26/02/2013 § Leave a comment
Fringe may have been the best show on television in the last ten or so years. There are a lot of contenders for this title, of course, and many shows would be equally deserving of claiming the title of the best show of the past decade. However, Fringe holds a special place in my heart.
I’ve watched Fringe from the very first episode, thanks to the prodding of some college roommates, and I enjoyed it immensely throughout its run. The first episode was crazy, creepy, a little frightening, and so incredibly interesting. The rest of the first season stuck to that mold.
It’s probably just as well that Fringe focused most of its attention on the sci-fi/horror side of story-telling because, initially, the cast was just not very good. Anna Torv, an Australian, had a very difficult time managing her accent, and so her line delivery tended to sound stunted (in a manner not at all dissimilar to Poppy Montgomery in Without a Trace). Joshua Jackson always seemed sarcastic when delivering lines, and appeared more angsty than his character was written. Since the show revolved primarily around these two actors, the show could be a bit rough to watch at times because neither Torv nor Jackson were quite ready for lead performances.
Fortunately, though, Lance Reddick was able to bring about an emotional intensity as Broyles, and his intensity and command helped keep the show from becoming too cartoonish. More importantly, the show also had John Noble as Walter Bishop, Peter Bishop’s (Jackson’s character) dad. Noble did most of the heavy lifting for acting performances during the first season and a half, and that made the show tolerable. Noble also provided the emotional core of the series, and offered at least two dozen award-worthy performances during the series’ run.
As time went on, though, both Torv and Jackson grew into their roles, and by season three Fringe looked to have one of the best ensembles on television. Jackson softened his character’s bluntness and angst; Torv began to seem American, and did a much better job relating the emotion and drive of her character, Olivia Dunham. The chemistry on the show from season 3 onward was simply impressive, and helped to cement the feeling that Fringe was indeed its own universe where Olivia, Peter, Walter, and the rest belonged.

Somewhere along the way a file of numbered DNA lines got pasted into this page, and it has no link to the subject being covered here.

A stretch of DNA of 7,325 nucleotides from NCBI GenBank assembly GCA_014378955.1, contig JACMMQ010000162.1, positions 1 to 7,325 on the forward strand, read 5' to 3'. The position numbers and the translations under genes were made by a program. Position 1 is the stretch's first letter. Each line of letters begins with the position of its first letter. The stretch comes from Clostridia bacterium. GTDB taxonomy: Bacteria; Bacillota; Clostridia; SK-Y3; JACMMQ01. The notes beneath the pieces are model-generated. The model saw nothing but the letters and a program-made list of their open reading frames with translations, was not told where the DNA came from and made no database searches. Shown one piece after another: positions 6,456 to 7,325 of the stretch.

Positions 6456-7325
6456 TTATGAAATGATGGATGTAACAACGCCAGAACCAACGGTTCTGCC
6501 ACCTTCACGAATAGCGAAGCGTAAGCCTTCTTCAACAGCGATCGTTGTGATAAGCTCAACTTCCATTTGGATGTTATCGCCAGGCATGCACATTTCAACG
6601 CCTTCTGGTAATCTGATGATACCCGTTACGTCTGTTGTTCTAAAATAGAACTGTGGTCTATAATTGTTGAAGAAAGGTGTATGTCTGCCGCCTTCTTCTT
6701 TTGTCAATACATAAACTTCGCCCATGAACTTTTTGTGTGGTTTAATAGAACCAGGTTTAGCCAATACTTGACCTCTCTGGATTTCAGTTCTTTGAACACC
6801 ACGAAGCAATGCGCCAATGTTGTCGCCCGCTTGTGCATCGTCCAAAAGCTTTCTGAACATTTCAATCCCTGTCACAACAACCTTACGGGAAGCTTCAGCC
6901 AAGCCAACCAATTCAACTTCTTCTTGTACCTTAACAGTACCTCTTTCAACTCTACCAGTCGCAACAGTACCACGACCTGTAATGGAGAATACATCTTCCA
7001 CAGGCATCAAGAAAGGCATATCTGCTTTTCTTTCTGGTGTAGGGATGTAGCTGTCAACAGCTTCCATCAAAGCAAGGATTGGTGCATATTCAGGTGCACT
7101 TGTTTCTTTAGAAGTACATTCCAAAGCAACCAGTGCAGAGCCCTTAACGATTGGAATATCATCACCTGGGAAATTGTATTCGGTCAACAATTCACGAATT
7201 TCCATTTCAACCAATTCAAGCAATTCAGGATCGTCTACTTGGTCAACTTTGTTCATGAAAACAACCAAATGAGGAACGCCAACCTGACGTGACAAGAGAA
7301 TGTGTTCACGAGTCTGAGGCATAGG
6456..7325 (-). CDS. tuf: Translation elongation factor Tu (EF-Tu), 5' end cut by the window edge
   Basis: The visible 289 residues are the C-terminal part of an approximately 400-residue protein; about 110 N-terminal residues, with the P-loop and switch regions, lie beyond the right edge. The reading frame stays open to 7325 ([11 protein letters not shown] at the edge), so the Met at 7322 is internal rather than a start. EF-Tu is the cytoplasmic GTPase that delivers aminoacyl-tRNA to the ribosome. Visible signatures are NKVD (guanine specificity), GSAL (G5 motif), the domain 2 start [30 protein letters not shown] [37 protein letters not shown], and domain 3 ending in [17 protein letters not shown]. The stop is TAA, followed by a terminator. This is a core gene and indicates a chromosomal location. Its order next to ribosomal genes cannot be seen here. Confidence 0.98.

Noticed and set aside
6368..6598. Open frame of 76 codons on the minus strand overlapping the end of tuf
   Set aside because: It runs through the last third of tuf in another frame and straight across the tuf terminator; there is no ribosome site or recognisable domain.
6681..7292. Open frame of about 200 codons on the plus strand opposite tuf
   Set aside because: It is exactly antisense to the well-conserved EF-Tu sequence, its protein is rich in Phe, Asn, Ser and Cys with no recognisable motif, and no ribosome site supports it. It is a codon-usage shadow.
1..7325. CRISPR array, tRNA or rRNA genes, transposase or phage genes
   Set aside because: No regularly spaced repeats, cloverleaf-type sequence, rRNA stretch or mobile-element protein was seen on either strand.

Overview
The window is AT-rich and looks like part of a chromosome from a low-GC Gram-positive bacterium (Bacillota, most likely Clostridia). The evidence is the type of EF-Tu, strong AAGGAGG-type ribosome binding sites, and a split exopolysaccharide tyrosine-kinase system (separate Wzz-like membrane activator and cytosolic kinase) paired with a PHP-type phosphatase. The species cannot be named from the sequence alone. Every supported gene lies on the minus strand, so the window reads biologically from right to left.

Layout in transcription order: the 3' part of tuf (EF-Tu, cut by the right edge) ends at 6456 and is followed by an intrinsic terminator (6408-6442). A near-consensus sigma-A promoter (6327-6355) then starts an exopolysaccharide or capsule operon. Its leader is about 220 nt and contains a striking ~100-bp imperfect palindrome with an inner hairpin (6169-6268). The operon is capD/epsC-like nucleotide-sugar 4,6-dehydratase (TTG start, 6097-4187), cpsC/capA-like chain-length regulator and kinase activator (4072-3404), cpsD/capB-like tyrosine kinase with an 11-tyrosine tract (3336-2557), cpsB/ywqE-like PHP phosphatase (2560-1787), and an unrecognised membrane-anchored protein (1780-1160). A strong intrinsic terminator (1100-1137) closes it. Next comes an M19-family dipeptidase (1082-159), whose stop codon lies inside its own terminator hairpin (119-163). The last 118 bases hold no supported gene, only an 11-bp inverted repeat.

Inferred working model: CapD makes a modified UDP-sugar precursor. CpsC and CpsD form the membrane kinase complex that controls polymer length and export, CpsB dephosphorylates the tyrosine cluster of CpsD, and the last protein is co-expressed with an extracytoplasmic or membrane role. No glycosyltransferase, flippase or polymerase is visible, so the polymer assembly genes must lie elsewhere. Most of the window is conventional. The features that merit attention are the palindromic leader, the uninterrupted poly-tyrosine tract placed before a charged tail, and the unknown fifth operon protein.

The sci-fi and horror elements of the show were undoubtedly its hook, and the show remained quite true to it. Fringe had a tendency to rely on its hook in earlier seasons in order to retain viewers’ interest, but as time went on, the sci-fi hook took a back seat to the relationships between Olivia and Peter, and, later, Peter and Walter. While Dunham was the series ostensible protagonist at the beginning of the series (a la Buffy the Vampire Slayer or any other Whedon-esque series), her initial lack of acting range is probably what relegated her storyline to the back burner. Instead, Peter became the series’ focus towards the middle of season two, which was about the time that Joshua Jackson had grown comfortable with the role of Peter.
With Peter as the series’ focus, the show’s narrative was able to take off. Fringe focused less on its case-of-the-week structure (the series was quite wedded to this structure early on, and thus the series felt more like a sci-fi version of a CBS cop show instead of the groundbreaking Sci-Fi series it eventually became) on began to focus more on mythology. It was revealed that the earth existed in a multiverse, and consequently there were multiple earths. It was also revealed that Peter was from a different earth and that Walter and his former partner William Bell (portrayed by the excellent Leonard Nimoy, one of Fringe’s many superb guests) had crossed over to another earth. It also turned out that Olivia had special powers that enabled her to cross over to other earth, and that she had these powers because of experiments that Walter had performed on her when she was young.